Published: Sun, March 11, 2018
World Media | By Shelia Harmon

We'll drop our tariffs if you drop yours — Trump to EU

We'll drop our tariffs if you drop yours — Trump to EU

The EU and Japan held crunch talks with their U.S. counterparts in Brussels on Saturday hoping to get "clarity" on President Donald Trump's controversial new steel and aluminium tariffs.

Trump signed proclamations Thursday imposing import tariffs of 25% on steel and 10% on aluminium products, invoking a rarely used United States law authorizing presidential action against imports that undermine national security.

Seko said at a news conference following the meeting, "I firmly and clearly expressed my view that this is regrettable".

It said it wanted details from Saturday's talks with U.S. Trade Representative Robert Lighthizer in Brussels but that it did not expect the meeting to resolve all the problems.

The EU exports around five billion euros' ($4 billion) worth of steel and a billion euros' worth of aluminium to the USA each year, and the European Commission, the bloc's executive arm, estimates Trump's tariffs could cost some 2.8 billion euros.

Lighthizer's meetings with European Union trade chief Cecilia Malmstrom and separately with Japanese Trade Minister Hiroshige Seko were long planned, but they took on added urgency as allies warned the US moves could provoke a global trade war.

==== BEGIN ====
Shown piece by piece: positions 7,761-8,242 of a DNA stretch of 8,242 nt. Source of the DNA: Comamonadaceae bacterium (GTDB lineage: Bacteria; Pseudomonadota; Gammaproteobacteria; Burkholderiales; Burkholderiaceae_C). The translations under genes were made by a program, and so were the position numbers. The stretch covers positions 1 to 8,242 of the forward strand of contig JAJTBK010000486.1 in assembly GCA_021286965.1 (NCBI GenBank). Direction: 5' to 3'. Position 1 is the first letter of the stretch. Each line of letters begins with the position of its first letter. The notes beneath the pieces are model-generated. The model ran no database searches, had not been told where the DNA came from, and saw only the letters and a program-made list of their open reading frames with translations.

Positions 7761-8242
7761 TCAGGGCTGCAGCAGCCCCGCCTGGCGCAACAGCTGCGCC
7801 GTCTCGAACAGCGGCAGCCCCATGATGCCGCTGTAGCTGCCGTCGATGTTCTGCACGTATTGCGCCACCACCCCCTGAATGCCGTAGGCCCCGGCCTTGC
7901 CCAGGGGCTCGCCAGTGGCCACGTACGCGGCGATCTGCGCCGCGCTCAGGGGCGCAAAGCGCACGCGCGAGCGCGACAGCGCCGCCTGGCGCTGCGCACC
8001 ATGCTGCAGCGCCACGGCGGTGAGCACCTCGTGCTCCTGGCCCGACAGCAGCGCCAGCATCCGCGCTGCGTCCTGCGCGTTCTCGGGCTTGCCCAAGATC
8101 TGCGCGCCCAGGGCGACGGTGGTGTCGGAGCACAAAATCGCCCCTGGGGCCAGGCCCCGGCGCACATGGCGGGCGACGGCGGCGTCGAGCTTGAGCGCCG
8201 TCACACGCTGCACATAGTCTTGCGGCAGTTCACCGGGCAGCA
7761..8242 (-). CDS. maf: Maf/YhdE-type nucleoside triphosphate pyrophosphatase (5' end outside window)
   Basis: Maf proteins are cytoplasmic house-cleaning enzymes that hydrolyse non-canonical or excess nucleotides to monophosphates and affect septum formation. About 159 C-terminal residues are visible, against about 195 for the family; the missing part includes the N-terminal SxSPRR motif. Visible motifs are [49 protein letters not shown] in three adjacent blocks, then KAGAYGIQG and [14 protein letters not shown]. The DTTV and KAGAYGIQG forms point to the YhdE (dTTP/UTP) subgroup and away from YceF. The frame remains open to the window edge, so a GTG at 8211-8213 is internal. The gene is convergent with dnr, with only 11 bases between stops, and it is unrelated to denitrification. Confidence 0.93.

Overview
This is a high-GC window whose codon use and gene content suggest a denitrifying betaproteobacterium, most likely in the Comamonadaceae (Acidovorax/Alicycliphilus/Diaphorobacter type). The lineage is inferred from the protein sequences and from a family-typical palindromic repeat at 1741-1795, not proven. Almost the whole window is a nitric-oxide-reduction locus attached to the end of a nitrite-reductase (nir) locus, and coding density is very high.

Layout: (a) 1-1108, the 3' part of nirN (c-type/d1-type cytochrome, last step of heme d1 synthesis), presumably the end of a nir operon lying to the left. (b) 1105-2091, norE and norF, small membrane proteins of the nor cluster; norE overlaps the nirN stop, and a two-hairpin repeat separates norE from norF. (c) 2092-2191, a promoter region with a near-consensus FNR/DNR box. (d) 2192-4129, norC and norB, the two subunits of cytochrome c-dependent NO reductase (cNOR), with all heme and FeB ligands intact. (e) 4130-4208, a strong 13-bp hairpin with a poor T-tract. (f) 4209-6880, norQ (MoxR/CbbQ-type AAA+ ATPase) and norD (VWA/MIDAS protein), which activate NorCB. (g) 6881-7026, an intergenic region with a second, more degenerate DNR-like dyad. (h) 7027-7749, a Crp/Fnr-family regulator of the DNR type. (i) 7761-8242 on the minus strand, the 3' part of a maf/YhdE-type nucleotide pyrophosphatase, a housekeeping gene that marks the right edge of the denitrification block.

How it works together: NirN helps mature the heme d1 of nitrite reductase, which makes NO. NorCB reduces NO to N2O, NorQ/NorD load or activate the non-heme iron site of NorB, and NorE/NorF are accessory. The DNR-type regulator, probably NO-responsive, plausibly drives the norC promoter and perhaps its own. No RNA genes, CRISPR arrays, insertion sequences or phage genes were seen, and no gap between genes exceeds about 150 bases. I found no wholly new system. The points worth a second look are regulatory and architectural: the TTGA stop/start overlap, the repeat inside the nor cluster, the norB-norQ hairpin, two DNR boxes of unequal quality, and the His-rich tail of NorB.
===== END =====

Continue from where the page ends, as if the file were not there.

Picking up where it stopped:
"We are an ally, not a threat", Katainen said.

Trump is opening up one-on-one trade talks with countries on the new tariffs, to see if he can win concessions for the U.S.

In talks, the United States should not expect any European Union concessions to win an exemption, European Union officials said.

The EU is still seeking clarity from Washington about whether the 28-nation bloc will be exempt from U.S. President Donald Trump's steel and aluminum tariffs.

Brussels has already drawn up a hitlist of flagship American products to target for countermeasures if its exports are affected by the tariffs including peanut butter, bourbon whiskey and orange juice.

The two also met with Japan's Minister of Economy, Trade and Industry of Japan Hiroshige Seko, and all three pledged in a statement afterward to work together to fight dumping that hurts jobs and industries around the world.

The EU has warned that it stands ready to slap "rebalancing" tariffs on about 2.8 billion euros ($3.4 billion) worth of US steel, agricultural and other products, like peanut butter, cranberries and orange juice.

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